Search Engine Optimization : SEO BOOK.
Your Site Useful and Telling People about it
It's important to create Web pages that search engines will read and
index, pages that, will rank well in the search results for the keywords
that are important to you.But if you are going to build a Web site,
you need to step back and start at an even earlier stage - you need
to figure out what purpose the site should serve and how it can accomplish
that purpose. Consider this: The more useful your site is, the greater
the chance of success. The more that people talk about your site, the
more likely it is that journalists write about it, the more likely it
is to be mentioned on radio or TV, the more people will link to it from
their Web sites. Search Engines marketing and non search engine marketing
are both important because either form of Web site search engine marketing
are both important because either form of Website promotion can lead
to more links pointing to your site.
The Secret but Essential Rule of Web Success
Simple rule to success on the Web:
Make Your Site Useful and Then Tell People about it
It's not so complicated. Figure out how your site can be useful to
people and then find as many ways as possible tolet people know about
it. You will use the search engines but you should be using other methods
too. Search Engines are not the only way to get people to your site.
In fact many Web sites have succeeded without using the search engines
as their primary method of attracting visitors to the site. It's unlikely
that search engines were a large factor in Amazon's success - Amazon
grew rapidly mainly because of the enormous press attention it received,
beginning in 1994. Many companies have done nothing or very little to
promote themselves through the search engines, yet they still turn up
at the top when you search for their products or services. Why? Because
their other promotions have also helped to push them higher in the search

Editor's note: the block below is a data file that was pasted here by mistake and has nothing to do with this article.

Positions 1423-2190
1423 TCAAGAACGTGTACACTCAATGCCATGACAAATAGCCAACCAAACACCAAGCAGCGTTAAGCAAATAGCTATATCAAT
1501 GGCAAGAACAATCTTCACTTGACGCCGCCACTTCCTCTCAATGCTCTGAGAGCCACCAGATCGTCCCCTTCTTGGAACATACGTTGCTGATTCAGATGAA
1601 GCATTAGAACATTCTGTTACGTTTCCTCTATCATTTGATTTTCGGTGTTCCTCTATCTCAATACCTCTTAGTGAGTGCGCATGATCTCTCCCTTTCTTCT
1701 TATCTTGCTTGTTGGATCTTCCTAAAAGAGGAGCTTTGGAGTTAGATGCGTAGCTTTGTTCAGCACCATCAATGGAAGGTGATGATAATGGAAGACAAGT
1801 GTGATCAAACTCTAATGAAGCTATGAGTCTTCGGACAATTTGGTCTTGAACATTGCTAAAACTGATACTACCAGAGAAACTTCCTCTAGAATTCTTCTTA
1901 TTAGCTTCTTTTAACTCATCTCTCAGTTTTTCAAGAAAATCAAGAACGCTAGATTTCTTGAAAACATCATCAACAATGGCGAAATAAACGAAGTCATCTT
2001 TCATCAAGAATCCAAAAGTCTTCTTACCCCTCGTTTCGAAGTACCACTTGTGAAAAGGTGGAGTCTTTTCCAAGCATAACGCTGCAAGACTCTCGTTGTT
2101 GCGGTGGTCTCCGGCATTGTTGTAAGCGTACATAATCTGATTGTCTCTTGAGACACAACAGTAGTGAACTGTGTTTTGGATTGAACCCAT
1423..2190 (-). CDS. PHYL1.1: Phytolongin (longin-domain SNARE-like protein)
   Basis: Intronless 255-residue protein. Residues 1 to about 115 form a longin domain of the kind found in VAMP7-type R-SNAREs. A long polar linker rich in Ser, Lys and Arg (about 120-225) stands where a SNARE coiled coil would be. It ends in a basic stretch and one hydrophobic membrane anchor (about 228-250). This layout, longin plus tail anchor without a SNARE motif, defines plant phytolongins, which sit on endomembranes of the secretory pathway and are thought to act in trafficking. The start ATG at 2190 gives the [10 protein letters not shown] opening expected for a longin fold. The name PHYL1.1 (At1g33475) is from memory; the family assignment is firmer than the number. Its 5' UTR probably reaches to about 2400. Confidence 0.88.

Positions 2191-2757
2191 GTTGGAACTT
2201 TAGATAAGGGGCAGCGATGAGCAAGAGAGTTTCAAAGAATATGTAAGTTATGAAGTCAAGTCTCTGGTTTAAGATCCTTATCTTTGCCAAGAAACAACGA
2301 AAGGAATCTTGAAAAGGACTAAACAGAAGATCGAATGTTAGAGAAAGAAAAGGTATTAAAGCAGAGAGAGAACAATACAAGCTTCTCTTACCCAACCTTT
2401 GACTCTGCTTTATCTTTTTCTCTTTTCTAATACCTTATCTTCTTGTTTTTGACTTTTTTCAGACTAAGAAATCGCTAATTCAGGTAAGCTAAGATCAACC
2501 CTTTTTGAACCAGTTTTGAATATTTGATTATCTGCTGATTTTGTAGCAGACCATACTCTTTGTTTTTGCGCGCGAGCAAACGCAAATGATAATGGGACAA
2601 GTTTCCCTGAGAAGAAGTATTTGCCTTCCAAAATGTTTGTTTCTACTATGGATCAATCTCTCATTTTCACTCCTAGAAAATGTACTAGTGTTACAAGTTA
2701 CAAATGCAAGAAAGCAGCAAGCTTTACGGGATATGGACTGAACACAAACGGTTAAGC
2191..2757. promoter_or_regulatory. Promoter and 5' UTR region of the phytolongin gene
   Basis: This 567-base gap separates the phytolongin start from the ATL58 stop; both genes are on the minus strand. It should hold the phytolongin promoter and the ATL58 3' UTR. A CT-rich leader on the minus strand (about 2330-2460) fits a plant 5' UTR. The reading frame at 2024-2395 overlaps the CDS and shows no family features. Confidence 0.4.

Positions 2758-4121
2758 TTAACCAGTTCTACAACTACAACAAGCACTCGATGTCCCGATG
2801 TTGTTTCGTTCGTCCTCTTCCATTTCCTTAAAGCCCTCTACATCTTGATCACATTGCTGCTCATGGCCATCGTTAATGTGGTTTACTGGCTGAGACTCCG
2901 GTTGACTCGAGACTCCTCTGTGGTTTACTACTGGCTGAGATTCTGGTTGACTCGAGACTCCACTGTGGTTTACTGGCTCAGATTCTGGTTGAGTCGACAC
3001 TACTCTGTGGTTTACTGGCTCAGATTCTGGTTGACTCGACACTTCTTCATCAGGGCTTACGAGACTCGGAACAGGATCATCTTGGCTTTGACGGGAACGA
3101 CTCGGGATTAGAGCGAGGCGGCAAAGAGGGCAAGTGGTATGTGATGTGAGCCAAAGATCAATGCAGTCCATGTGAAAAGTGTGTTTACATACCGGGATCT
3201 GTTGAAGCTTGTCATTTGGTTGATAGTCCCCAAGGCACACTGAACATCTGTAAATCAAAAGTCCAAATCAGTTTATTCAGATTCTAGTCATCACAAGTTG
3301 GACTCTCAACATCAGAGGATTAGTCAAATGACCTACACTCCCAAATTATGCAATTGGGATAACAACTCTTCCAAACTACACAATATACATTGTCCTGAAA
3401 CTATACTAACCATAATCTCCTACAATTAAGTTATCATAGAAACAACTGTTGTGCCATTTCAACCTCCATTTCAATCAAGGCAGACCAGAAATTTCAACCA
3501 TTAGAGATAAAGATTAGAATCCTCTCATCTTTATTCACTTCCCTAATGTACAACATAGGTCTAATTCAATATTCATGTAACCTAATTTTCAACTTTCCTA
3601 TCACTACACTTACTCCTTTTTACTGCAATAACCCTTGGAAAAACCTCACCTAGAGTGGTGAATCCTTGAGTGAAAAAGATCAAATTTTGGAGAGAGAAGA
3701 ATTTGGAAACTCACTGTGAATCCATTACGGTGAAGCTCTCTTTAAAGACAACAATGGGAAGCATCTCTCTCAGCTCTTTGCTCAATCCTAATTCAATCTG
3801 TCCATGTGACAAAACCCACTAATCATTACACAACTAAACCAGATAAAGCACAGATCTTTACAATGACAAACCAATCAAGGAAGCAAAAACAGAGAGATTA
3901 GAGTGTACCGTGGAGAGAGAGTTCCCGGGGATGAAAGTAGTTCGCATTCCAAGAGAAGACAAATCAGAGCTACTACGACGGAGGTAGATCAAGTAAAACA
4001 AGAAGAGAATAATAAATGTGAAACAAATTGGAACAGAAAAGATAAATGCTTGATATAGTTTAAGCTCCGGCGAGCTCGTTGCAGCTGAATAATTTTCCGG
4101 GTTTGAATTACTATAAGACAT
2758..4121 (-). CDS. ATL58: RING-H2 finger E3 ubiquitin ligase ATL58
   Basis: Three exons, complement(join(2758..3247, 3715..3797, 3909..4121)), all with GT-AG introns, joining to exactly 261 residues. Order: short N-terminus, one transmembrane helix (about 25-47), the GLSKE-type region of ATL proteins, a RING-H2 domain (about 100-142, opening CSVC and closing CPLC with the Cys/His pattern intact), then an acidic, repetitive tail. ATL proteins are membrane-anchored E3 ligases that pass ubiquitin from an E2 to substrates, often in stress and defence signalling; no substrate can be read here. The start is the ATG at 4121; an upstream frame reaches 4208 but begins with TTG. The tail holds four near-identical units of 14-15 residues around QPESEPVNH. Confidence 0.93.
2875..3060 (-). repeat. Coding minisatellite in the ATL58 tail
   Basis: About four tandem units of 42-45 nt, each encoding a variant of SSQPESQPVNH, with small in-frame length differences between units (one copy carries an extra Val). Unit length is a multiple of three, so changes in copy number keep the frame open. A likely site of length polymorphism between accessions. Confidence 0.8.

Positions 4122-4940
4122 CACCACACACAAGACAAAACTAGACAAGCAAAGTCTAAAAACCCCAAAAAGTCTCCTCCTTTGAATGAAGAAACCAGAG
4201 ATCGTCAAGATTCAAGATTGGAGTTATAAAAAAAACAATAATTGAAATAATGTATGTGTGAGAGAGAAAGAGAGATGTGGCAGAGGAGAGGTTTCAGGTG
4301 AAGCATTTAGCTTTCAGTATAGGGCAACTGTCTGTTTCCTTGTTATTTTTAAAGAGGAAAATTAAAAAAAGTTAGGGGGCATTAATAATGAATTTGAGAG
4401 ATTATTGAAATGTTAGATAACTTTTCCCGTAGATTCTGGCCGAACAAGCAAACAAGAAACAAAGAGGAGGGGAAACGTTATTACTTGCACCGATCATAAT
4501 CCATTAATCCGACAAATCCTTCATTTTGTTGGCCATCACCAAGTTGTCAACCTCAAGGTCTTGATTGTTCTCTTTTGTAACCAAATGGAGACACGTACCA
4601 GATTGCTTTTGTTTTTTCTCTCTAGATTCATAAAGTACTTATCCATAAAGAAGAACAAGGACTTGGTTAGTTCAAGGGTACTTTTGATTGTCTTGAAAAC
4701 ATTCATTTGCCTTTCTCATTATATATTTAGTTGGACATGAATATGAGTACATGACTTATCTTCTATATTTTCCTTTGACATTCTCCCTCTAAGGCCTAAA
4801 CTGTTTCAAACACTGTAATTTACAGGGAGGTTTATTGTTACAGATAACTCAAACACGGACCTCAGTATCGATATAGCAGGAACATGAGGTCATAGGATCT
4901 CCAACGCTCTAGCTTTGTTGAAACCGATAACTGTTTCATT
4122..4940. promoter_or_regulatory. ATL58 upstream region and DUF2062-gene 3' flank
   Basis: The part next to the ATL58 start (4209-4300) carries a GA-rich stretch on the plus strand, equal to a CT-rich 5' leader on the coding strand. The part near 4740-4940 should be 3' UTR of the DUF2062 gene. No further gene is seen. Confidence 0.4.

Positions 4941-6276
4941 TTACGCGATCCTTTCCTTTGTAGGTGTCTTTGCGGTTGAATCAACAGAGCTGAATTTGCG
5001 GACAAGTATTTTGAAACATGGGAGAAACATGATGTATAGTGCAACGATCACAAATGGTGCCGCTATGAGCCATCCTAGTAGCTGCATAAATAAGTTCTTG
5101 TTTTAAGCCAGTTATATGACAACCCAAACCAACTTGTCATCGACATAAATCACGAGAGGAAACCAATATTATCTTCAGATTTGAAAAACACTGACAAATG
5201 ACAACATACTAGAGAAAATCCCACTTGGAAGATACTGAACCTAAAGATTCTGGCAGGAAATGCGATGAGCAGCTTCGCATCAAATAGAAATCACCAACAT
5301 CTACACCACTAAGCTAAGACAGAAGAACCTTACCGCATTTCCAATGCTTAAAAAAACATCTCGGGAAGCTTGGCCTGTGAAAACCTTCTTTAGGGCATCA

engines, by creating thousands, even tens or hundreds of thousands,
of links to them around the Internet.
The Evolving "Secret"
Over the last decade, a number of popular ideas about what makes a
successful Web site have been bandied around, and all were wrong to
some degree. Here are some of those secrets to successful Web sites:
· Links : When the Web began booming in 1994, it was all about
links. You would hear in the press that the secret to a successful Web
sites was linking to other sites.
· Cool : Then people started saying that the secret of success
was to make your site cool. Cool sites were more entertaining and more
likely to attract repeat visitors.
· Community : Then people started talking about community; that's
right, that's the secret ! The secret to a successful Web site was creating
a community where people could meet and chat with each other.
· Content : Then , around 2000,people discovered that the secret
was content. By putting more stuff, particulary textual information
on your site, you could be more successful.
Specific one-size-fits-all secrets to success never make
sense. The most harmful of the preceding ideas was that your site had
to be cool. This idea led to the expenditure of billions
of dollars on useless but pretty Web sites, most of which have been
disappeared. Some of the it's all about cool crowd is still
in the Web business and still convincing businesses to spend money on
ridiculous, wasteful things such as Flash intros for their
The Real Secret Is….
Your Web site has to be useful. The problem with the secrets I just
mentioned is that they are too specific, leading people to build sites
that were in many cases inappropriate. Sure, links are important to
Yahoo! But they are much less so to the vast majority of Web sites.
If you own an entertainment site, you may want to make it cool and entertaining.
Certainly community can be an effective tool, but not every site has
to have it. Content is very important, too - especially from a search
engine perspective - but many successful Web sites don't have much content.
When you are planning your Web site, thing about what kinds of folks
you want to attract to the site. Then try to come up with ideas about
what features and information might be useful to them. Your site may
end up with a lot of link pages, providing a directory of sorts for
people in your industry. O may be you really need a cool and entertaining
site. Or perhaps you decide to use discussion groups and chat rooms
as a way to build community and pull the crowds into your site; Or may
be you decide to create a huge repository of information to attract
a particular type of customer to your site. May be you do all these
things. But the important first step is to think about what you can
do to make your site more useful.
A Bias For Content
Content is a special case. The Web's search engines are biased toward